Article provided by Retail Capital
Traditional bank lending is inadequate to support small businesses
There was little in the supplementary budget for small and medium enterprises (SMEs) to cheer about, according to Guy Hosking, Chief Financial Officer at SME funder, Retail Capital. As expected, Finance Minister Tito Mboweni painted a grim picture of a shrinking economy, the massive drop in tax revenue, dented consumer confidence and the burgeoning health cost of the pandemic. This meant that there were very little funds available to support small businesses.
The R200bn loan guarantee scheme set up by Government to help SMEs has proven difficult and onerous for the intended recipients to access, said Hosking. “Because of that, uptake has been minimal.”
“Although Mboweni announced that Government will be relaxing the qualification restrictions for SMEs, the fact that it is administered by risk-averse banks hampers its ability to support small businesses. Banks traditionally fund larger businesses – the R300m cap set on the loan guarantee scheme is a pretty big business. This leaves out the smaller SMEs doing turnovers under R30m. These companies make up the most vulnerable sector of the economy and banks are simply not geared to helping them.”
The Banks’ lending criteria are not structured to lend to distressed businesses, but considering these uncertain times, not many business owners can guarantee their businesses will be safe if only they could get funding.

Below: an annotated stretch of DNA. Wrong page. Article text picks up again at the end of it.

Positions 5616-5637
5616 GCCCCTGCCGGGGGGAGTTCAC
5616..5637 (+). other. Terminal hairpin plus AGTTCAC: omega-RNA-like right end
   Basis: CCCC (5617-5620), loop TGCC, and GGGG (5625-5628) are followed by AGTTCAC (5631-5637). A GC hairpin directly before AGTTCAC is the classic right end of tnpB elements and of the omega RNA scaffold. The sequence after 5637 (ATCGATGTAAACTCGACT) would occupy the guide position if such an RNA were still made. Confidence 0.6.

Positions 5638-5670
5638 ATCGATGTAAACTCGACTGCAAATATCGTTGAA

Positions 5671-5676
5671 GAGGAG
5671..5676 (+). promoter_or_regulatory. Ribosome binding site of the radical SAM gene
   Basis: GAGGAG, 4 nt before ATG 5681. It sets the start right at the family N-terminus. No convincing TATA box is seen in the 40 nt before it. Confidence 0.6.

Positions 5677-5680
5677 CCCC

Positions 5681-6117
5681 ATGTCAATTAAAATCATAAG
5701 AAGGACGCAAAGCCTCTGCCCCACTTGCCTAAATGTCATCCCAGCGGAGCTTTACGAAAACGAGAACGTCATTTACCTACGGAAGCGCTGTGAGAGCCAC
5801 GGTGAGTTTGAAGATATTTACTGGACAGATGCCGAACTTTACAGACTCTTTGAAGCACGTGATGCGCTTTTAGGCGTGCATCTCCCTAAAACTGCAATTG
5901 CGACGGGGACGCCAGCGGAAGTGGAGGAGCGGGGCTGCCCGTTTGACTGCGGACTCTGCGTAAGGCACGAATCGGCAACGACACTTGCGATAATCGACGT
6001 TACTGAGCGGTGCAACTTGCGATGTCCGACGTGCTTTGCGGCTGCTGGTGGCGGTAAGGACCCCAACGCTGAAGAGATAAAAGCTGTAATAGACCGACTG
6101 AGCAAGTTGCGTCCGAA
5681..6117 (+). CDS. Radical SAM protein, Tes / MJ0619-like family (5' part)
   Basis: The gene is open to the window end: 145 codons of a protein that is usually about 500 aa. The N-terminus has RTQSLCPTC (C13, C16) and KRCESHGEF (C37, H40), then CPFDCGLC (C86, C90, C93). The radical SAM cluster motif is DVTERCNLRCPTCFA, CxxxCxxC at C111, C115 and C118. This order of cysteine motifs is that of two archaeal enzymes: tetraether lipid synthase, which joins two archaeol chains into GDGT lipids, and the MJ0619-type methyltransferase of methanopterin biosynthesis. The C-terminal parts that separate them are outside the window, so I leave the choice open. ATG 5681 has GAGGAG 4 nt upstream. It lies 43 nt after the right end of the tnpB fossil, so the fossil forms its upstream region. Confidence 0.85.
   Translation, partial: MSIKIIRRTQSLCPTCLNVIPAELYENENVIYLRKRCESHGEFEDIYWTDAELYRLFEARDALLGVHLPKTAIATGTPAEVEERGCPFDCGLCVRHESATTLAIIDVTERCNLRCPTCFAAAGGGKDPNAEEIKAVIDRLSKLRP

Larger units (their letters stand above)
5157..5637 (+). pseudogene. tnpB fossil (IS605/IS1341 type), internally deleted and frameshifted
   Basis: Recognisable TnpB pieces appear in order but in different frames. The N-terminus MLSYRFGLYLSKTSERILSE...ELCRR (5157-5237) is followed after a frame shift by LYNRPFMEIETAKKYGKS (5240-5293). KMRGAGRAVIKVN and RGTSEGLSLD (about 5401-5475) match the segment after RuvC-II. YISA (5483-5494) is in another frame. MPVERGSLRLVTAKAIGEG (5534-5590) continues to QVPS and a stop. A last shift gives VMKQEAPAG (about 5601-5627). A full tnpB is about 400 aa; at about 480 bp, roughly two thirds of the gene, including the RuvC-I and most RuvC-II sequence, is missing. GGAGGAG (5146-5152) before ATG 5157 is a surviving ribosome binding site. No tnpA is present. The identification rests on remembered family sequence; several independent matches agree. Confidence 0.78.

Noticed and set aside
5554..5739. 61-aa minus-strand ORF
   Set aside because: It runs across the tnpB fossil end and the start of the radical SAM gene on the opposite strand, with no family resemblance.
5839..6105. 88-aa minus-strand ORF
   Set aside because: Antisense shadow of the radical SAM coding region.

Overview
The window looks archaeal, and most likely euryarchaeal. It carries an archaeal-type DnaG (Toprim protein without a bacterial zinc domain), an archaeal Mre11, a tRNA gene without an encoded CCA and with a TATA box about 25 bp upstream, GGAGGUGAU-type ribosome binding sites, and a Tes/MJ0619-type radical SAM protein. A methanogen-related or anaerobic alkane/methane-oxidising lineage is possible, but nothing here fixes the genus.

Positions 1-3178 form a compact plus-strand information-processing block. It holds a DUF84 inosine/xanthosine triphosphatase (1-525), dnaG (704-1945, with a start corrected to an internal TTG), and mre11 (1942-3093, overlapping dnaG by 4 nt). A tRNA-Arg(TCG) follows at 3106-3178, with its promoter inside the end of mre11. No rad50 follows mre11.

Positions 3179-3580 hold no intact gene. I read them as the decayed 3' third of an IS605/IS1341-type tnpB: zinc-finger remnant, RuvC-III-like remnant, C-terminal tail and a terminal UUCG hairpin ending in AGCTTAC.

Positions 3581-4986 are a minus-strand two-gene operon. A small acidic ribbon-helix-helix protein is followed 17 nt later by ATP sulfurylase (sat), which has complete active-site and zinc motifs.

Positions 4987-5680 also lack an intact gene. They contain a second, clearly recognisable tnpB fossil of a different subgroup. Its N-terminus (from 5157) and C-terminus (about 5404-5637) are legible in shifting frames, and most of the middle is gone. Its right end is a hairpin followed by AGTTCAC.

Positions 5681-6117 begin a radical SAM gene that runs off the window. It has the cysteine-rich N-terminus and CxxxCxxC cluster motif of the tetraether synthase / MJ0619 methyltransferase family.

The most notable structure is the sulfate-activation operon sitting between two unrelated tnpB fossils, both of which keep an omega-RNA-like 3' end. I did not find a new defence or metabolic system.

With this in mind, Hosking noted the positive mention that Treasury was working to expand the scheme to include non-bank lenders. According to him, these lenders were best placed to fund smaller businesses. They have cash flow-based lending models, use risk scorecards and have a data-driven approach, as opposed to the collateral-based models used by the banks.
The alternative lenders have systems in place, he explains. They can see who is trading, can assess risk quickly and get funds into the hands of those who need it. It is for this reason that they have been speaking to Government. However, they have faced challenges due to every proposal they made being passed on to the banking association to decide on, and not Treasury.
“As such, we have to wait and see how and when non-bank lenders get pulled into the scheme,” Hosking added. “But we cannot wait for that to stimulate the economy. We have to strengthen the SME sector now by improving its ability to trade.”
Hosking explained that the best way to achieve this was to reduce the trading restrictions put in place to slow the spread of the virus. Opening trade will create cash flow in the SME sector. This in turn will give the SME lenders a viable sector to finance, generating yet more cash flow. This will also save many jobs and create more employment in this vital sector.
Minister Mboweni said that unemployment was South Africa’s greatest challenge. Millions of jobs were at risk, but Hosking pointed out that only the private sector, especially SMEs, could create sustainable jobs. For that to happen, SMEs had to be free to do business.
“Although removing trade restrictions could potentially increase the transmission rate of the virus, it has to be done. The damage to the economy is too big for the government to repair,” Hosking added. “As the budget clearly showed, South Africa has run out of options.”